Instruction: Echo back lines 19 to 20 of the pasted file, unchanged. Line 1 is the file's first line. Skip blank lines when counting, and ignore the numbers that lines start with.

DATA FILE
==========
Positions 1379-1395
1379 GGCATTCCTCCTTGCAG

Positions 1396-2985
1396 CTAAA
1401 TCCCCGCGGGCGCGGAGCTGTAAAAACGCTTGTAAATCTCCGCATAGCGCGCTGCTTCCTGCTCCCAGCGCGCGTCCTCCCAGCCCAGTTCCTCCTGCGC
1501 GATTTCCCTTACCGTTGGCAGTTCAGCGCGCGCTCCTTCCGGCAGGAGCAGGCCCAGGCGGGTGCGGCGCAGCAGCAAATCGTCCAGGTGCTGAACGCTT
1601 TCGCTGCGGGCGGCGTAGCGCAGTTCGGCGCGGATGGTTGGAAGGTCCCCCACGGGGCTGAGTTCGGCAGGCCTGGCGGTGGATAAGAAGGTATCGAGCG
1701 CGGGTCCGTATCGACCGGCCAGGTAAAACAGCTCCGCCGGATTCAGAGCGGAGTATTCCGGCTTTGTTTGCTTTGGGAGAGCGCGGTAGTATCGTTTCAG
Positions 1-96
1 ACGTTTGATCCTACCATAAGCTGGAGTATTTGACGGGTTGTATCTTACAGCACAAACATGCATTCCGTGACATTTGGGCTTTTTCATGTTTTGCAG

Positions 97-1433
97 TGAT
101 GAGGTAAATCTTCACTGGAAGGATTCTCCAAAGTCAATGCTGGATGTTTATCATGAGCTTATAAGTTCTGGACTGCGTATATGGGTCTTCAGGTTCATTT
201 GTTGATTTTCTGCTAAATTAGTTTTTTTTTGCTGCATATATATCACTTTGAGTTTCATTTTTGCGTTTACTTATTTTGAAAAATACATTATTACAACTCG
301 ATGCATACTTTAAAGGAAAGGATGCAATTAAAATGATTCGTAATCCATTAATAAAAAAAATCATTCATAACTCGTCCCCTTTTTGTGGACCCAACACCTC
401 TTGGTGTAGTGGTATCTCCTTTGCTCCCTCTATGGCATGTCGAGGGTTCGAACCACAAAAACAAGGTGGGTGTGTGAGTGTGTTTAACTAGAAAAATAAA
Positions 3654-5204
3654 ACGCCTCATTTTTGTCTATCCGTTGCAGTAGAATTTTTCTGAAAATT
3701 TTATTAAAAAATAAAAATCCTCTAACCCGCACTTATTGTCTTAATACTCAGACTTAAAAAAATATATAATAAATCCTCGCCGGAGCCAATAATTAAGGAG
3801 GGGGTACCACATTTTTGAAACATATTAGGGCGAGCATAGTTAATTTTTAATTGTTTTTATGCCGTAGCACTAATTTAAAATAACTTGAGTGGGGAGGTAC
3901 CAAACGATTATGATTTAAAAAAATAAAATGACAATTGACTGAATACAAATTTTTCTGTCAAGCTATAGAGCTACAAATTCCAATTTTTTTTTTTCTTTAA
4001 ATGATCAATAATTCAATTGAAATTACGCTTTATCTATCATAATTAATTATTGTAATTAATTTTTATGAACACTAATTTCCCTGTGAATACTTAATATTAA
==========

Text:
3701 TTATTAAAAAATAAAAATCCTCTAACCCGCACTTATTGTCTTAATACTCAGACTTAAAAAAATATATAATAAATCCTCGCCGGAGCCAATAATTAAGGAG
3801 GGGGTACCACATTTTTGAAACATATTAGGGCGAGCATAGTTAATTTTTAATTGTTTTTATGCCGTAGCACTAATTTAAAATAACTTGAGTGGGGAGGTAC